Arguments Against The Bomb Analysis

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Was It Right? Suppose your home, with all your belongings, was blown to pieces without warning. You would be left with nowhere to sleep and nothing to eat. This is what happened to the people of Hiroshima and Nagasaki on August 6,1945. Without a warning hundreds of thousands of Hiroshima residents were instantly killed by an atomic bomb the size of a small home, devouring the entire city. Being the first nuclear weapon in history, President Truman claimed the results were not intended to be so powerful and destructive as they proved to be. Truman believed that by dropping the bomb on Hiroshima and Nagasaki, the war would end. Although it did just that, there were many other peaceful ways of resolving this war. Both countries wanted the…show more content…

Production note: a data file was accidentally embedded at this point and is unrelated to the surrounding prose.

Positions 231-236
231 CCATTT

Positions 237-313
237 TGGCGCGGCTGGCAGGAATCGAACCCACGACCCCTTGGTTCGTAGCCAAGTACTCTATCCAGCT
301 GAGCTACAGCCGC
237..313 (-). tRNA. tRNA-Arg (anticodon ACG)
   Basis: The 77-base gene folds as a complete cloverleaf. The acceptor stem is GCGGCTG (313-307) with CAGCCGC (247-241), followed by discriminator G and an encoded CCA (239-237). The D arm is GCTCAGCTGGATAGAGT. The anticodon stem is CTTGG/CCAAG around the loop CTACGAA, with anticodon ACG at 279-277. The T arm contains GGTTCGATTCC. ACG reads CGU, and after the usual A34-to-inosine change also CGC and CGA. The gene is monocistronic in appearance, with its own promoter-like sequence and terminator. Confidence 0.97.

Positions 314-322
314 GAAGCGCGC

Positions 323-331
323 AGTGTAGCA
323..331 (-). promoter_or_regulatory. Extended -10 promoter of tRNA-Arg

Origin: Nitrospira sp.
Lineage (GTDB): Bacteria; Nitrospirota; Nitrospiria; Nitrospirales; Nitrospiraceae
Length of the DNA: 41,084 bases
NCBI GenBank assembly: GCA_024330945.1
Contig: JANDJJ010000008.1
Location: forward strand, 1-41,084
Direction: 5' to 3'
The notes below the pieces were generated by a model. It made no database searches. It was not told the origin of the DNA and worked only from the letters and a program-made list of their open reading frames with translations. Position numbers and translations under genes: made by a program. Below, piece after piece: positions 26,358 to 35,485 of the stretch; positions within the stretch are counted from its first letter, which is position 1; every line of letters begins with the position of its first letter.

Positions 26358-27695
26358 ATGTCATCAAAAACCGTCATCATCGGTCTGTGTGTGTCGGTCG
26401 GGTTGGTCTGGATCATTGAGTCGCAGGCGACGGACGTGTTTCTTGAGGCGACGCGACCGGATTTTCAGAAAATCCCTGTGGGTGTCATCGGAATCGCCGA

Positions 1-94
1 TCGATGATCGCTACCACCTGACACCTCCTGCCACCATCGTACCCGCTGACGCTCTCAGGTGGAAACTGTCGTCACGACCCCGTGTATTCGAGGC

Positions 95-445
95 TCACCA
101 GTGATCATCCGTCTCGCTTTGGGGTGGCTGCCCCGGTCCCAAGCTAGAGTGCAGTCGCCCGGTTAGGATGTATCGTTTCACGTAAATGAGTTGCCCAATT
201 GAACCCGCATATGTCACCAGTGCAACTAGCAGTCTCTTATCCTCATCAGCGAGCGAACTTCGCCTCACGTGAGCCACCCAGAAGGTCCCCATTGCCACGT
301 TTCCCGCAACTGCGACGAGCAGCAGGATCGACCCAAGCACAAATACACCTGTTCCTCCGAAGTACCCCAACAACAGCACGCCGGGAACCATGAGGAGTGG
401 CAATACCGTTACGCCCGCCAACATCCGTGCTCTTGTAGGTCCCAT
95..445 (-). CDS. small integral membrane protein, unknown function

The bomb was not humane. In the article “Arguments Against the Bomb” by Michael Barnes, Barnes explains how powerful the atomic bomb is; “Entire families, whole neighborhoods were simply wiped out. The survivors faced radiation sickness, starvation, and crippling mutations”. In this quote, it explains how no human could stand against this bomb. Horrific injuries were inflicted upon everyone in the blast radius, upon women and children, and the lasting effects have still yet to fade. The psychological effects are unknown as well. Many survivors were most likely traumatized by seeing their entire lives turned to ruin, seeing family members dead, seeing their entire community turned to ashes. Thousands of years of culture, food, and literature was lost at the insensitivity of U.S. generals. Even though “The American government estimated 1,000,000 lives lost in a war”, civilians did not deserve to suffer for the sake of others (Zenger). Imagine if an atomic bomb was dropped onto American soil by the Japanese to stop the war? There would be outrage and almost a certain chance of retaliation from the U.S. and from other countries. The only reason that the U.S. did not face such backlash is because it is one of the world’s superpowers and no other country would dare cross it, especially during such an intense wartime situation. John Hersey shows another example of the torturous effects of the bomb in “Hiroshima” when he
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